The school system has supported myriad programs that help both advanced students and those who are not (or not yet) recognized as academically gifted to excel in new challenges, Navarro says: "We're funding things in other ways that equate to enrichment . . . we're funding engineering, STEM . . . so many kids that get the opportunity." At the May 27 meeting, interim schools CEO Tisha Edwards lauded three groups of students who had excelled at the national level. For example, last year some 1,600 Baltimore City students wrote essays for the National History Day contest, part of a yearlong program of advanced history studies operated by a College Park nonprofit. A few years ago just 154 Baltimore students participated, Edwards said.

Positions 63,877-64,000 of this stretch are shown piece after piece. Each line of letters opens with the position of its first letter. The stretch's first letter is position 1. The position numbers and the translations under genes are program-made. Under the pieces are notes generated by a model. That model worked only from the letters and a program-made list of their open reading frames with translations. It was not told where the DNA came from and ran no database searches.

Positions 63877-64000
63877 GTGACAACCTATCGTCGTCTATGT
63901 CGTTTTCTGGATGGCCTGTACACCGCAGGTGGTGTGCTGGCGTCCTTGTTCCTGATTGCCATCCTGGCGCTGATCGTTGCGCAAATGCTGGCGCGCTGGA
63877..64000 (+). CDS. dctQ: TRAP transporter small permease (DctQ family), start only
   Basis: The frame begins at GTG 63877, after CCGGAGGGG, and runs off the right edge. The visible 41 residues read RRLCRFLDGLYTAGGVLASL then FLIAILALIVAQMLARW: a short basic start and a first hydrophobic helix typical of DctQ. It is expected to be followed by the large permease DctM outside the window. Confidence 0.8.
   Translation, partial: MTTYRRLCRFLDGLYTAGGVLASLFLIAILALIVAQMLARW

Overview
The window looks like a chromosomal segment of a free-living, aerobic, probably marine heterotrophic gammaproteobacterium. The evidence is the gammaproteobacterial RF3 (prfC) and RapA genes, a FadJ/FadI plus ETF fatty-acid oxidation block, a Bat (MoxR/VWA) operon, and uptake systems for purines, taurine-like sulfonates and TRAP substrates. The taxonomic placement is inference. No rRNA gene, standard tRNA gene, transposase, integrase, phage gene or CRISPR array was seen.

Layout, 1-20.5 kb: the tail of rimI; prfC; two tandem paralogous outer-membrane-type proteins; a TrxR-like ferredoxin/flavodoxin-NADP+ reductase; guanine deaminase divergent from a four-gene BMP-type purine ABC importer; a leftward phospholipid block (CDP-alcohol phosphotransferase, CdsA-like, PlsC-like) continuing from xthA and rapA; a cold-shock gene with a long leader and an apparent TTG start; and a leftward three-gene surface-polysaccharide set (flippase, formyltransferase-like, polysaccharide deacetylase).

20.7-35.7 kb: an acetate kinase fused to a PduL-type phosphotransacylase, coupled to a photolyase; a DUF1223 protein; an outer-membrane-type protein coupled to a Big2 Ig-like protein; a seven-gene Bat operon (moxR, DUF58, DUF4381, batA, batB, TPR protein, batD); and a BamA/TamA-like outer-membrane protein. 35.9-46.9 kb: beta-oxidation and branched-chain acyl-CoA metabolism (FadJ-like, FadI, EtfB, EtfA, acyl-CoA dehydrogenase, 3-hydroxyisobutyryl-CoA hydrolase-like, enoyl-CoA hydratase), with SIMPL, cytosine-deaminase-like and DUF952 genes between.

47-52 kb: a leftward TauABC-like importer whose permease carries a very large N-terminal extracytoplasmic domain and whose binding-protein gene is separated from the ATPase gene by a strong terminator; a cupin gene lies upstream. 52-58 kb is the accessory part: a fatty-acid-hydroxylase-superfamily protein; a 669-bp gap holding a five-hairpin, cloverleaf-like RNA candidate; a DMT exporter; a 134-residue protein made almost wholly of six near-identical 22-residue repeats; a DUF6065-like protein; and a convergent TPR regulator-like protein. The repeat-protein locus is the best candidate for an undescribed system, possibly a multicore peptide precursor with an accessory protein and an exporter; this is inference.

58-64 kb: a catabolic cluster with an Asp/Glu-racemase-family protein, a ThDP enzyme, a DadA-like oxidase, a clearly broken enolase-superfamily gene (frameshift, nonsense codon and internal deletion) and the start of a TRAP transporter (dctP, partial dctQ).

One of the city's National Academic League teams-from Roland Park Middle School-finished second in the national middle school contest. Edwards congratulated the students at the May 27 meeting.

Much of the responsibility for finding the money for such programs now rests on school principals, though. "There are very entrepreneurial principals," Navarro says, "who are continuing to find multiple ways in the community of supporting those programs."

Block Brier says this part of the system is what needs rethinking. "When I go to principals they never say they don't see the value in debate," she says. "They do say, 'I have to choose between full time librarian and debate.'

"I think that it's important that this conversation be opened up," Block Brier says, "and that they find some way of striking a balance."